These last two groups came in a self‑righteous attitude, and not as the sinners they were. John told them to come in true repentance; and he reproved them for their sins, warning them of the nearness of God’s judgment.
So great was the effect produced by his preaching that some people thought he was the Messiah. A few verses contain all that is recorded of his preaching, and they are entirely on repentance and the subsequent change of heart and life. He was uncompromising in spirit, and did not hesitate to renounce evil. Herod knew that John was a holy and righteous man, and at first heard him gladly (Mark 6:20). But Herod married his brother’s wife, while the brother was living, thereby committing one of the worst forms of adultery; and because of John’s condemnation of the act, Herod put him in prison and eventually beheaded him.
During John’s imprisonment he apparently felt some uncertain about Christ’s Kingdom. Perhaps he had perplexing thoughts that harassed his mind. This great man was human and subject to temptation, doubts, and depressions the same as we are. He, too, knew how to get relief from them. He did not ask another man for an opinion but sent direct to Christ, asking the one question that would settle all his doubts: “Art thou he that should come, or do we look for another?”
John, and Christ’s disciples also, envisioned Christ’s Kingdom as an earthly one instead of a spiritual kingdom in men’s hearts. Jesus showed John’s disciples what He was doing. He tested His own ministry in the same way that we are to test another’s spiritual condition, viz., by His fruit and not only by the profession that is made. The works that He was doing were proof that He was the Son of God. No other man was able to do them, or to speak the words that Jesus spoke. He was the true Messiah. John’s ministry closed the period of the law; and Jesus said, when speaking of him, that no greater man had ever lived, but that the least in the kingdom of Heaven (the time when the fullness of the Gospel is proclaimed) was greater than John. This does not mean that we are more holy than John, nor more devoted to God than he was. It means that we live in a period when the light is being manifested in a greater way, and when we can receive greater blessings from God. Many who lived in Old Testament times, and prophesied of these days, desired to live now and see what we see, but could not.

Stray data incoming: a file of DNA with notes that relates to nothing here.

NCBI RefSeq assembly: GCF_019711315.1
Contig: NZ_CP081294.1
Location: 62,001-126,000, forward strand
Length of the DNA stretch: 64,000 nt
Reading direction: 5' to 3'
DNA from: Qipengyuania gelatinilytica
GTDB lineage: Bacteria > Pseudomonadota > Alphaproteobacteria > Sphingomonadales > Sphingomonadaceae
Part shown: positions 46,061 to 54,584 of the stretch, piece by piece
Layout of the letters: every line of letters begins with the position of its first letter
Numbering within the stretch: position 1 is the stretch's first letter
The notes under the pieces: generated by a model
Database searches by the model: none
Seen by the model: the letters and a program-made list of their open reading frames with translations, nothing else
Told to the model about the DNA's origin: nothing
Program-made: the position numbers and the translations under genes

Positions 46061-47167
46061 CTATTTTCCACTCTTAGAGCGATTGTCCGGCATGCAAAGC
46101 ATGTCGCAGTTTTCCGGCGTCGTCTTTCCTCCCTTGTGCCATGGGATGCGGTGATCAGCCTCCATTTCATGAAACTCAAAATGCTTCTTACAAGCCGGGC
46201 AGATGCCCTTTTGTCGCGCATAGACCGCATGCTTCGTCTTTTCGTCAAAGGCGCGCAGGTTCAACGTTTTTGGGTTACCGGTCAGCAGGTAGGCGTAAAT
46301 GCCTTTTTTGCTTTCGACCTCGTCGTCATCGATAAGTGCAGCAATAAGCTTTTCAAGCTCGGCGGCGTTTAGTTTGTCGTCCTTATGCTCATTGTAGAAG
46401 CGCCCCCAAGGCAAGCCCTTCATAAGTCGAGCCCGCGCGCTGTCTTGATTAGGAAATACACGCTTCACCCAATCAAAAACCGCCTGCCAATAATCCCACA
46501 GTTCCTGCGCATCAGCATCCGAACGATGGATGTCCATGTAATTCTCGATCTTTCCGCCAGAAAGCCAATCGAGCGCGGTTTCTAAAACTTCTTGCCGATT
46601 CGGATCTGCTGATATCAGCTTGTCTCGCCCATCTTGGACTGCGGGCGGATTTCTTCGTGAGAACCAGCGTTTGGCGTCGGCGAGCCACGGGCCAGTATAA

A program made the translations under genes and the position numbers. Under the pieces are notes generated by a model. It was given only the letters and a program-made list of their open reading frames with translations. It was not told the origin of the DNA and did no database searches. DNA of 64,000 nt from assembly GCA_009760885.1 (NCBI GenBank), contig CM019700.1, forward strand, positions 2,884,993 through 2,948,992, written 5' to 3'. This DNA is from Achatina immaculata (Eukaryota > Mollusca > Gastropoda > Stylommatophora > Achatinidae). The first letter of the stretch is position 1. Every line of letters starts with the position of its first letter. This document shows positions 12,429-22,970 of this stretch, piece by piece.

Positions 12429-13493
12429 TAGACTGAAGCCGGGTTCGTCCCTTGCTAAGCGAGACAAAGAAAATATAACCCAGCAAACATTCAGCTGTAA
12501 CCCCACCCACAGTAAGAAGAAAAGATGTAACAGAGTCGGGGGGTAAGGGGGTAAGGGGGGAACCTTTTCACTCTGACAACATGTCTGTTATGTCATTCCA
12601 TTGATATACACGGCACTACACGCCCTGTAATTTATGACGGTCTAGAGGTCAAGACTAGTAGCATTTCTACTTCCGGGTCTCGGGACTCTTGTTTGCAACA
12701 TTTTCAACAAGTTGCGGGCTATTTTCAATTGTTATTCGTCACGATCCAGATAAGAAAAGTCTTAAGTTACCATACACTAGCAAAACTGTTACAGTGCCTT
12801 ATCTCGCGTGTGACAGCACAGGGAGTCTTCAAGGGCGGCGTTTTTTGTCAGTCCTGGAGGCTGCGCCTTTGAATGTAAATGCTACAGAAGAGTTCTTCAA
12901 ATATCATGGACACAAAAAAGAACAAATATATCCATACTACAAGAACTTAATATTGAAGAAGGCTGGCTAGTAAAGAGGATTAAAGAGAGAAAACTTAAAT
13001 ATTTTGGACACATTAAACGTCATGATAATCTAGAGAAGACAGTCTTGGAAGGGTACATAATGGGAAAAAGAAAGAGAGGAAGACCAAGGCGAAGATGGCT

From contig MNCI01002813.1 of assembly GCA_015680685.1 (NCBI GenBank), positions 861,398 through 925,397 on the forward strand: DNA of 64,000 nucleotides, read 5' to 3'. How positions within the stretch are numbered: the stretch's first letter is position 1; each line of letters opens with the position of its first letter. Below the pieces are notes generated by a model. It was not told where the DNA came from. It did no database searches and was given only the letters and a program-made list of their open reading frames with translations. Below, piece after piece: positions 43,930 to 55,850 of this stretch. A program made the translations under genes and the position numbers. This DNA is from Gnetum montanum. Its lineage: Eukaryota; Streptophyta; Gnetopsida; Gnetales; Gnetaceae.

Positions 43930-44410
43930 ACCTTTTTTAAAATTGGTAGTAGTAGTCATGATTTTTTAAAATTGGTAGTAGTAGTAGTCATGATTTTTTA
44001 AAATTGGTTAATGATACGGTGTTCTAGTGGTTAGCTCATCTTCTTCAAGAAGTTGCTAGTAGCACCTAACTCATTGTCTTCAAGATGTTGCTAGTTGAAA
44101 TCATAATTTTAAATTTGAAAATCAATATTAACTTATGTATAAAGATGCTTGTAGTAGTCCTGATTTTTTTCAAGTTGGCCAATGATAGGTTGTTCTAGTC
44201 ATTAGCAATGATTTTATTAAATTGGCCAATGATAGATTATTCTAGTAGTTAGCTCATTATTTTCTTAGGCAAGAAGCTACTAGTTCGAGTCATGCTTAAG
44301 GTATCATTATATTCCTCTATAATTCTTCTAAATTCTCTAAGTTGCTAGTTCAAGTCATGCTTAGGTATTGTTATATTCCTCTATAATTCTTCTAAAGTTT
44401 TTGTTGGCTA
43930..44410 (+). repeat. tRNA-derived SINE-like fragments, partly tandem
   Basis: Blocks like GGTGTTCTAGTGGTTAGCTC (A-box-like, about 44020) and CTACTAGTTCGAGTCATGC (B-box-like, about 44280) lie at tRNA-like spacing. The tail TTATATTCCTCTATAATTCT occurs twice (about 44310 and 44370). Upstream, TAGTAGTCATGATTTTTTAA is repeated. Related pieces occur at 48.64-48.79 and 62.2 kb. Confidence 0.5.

John was greater than the other prophets, because he was the privileged one who could announce Jesus’ coming. We can say that Jesus not only has come, but died for our sins, has risen again, and has ascended to finish redemption’s plan; so our position is even greater than John’s. But John’s greatness was due not only to the time in which he lived; God’s Spirit dwelt in him, and he continually endured hardness for the cause of Christ. He had an ardent zeal to make Christ known, and outstanding fidelity and courage in rebuking sin, which proved to be instrumental in promoting a reformation among the Jews.
Jesus said that, “the kingdom of heaven suffereth violence.” He meant that those who receive God’s blessings will do so because they are determined to have them at any cost. They seek constantly, going deeper in consecration, preparing their hearts for the desired experience, until it is theirs.
We see in our lesson text that repentance, with sincere and heartfelt sorrow for sin, is the only way a sinner can come to God and receive pardon. A hypocrite can obtain nothing from God until he comes as a sinner, asking for mercy. God’s stand against the sin of adultery is clearly shown here. Some people lay aside the Word of God on this important teaching, but it still stands. It is wrong to marry if one has another companion still living; and no matter how the state laws read, it is still wrong. The king was guilty, but John would not compromise. He held to the Word of God and was soon in Heaven with God Himself. We are living in marvellous days, in which the fullness of the Gospel is manifested; an age when the Holy Spirit is being given to prepare the Bride of Christ. We can be in that number and have a place no Old Testament saint will have, if we, like they, serve God in holiness and righteousness an the days of our life; and, in addition, we shall receive what they could not receive: the anointing which was first given to the 120 in the upper room on the day of Pentecost the wonderful baptism of the Holy Ghost.